Filming on American Indian Reservations in North Dakota

North Dakota recognizes the independent nation status of each reservation and does not claim any authority or jurisdiction on reservation lands. The North Dakota Film Commission encourages filmmakers to respect Indian lands and people who contribute to their work so they will be welcomed to return. We also strongly support the creative control of the filmmaker.

Contacts: This production guide lists contact numbers for each North Dakota Indian reservation. Current tribal officeholders and contact information for tribal elders can be obtained through the Film Commission, the North Dakota Indian Affairs Commission (701-328-2428) or the tribal office. Tribal colleges also are excellent sources for research and interviews.

Powwow Etiquette: Powwows are colorful, exciting and look great on film. But before filming or taping a powwow, please contact event organizers to discuss your purpose and what you wish to do during the event. You likely will be welcomed with open arms. Please check in at the powwow announcer's booth when you arrive. Some portions of the powwow are considered sacred and private and may be forbidden to film. Please display deepest respect for any ceremony or reenactment of sacred ceremonies.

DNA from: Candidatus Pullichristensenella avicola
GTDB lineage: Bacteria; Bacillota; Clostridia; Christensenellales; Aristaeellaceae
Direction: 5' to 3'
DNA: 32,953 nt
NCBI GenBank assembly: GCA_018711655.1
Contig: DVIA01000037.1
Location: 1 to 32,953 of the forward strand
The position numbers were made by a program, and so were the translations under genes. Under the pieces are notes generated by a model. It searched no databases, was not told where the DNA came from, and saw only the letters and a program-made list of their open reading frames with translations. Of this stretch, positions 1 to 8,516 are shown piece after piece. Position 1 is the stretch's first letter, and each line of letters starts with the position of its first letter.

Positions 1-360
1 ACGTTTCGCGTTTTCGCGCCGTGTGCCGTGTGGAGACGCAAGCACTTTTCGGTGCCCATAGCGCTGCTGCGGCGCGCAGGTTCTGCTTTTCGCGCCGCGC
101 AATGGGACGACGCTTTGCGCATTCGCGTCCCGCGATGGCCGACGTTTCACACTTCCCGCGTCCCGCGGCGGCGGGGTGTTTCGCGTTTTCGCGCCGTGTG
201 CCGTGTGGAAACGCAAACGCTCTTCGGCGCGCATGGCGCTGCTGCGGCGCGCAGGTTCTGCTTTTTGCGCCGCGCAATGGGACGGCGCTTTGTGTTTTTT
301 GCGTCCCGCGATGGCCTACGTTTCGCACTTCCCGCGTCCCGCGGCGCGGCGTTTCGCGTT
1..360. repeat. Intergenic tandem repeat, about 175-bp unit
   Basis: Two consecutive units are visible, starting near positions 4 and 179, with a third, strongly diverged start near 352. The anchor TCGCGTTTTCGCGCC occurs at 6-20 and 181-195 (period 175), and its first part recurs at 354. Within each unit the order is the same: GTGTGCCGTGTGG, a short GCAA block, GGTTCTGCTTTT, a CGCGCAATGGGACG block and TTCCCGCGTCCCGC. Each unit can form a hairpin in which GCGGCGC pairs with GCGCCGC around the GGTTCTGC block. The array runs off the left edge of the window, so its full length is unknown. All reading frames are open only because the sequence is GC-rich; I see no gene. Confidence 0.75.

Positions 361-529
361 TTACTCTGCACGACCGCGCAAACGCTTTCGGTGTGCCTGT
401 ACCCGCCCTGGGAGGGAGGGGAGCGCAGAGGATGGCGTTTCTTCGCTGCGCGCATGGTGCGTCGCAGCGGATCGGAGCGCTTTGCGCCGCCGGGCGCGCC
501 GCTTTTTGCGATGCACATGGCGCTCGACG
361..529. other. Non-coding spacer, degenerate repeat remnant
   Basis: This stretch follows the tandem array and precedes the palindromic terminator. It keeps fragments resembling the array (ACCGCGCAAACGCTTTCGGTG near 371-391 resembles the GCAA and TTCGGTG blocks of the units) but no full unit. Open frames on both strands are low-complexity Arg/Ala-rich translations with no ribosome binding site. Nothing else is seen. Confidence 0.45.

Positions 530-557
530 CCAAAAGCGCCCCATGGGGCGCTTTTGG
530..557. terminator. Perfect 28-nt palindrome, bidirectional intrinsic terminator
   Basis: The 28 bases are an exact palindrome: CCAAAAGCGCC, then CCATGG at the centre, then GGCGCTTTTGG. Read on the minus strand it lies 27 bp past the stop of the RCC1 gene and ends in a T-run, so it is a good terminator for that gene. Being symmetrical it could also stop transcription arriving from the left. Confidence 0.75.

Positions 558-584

Cultural Sensitivities: It is a common concern of filmmakers to be sensitive to cultural and racial differences. As a rule, common courtesy and respect go very far. When in doubt about terminology, a direct but polite question will not be found offensive.

Compensation: Film crews working in North Dakota have found Indian people generous and willing to help. The Film Commission respectfully asks filmmakers to make reasonable offers of reimbursement and compensation when asking for something of value such as an interview, research or acting.

Confidentiality: Unless otherwise instructed, the North Dakota Film Commission considers all scripts, treatments and other business of the filmmaker to be proprietary and confidential. Tribes and tribal members deserve to understand the nature and scope of a project, and therefore, should be given some kind of script or treatment when asked to contribute.

American Indian Reservations

Tribal Colleges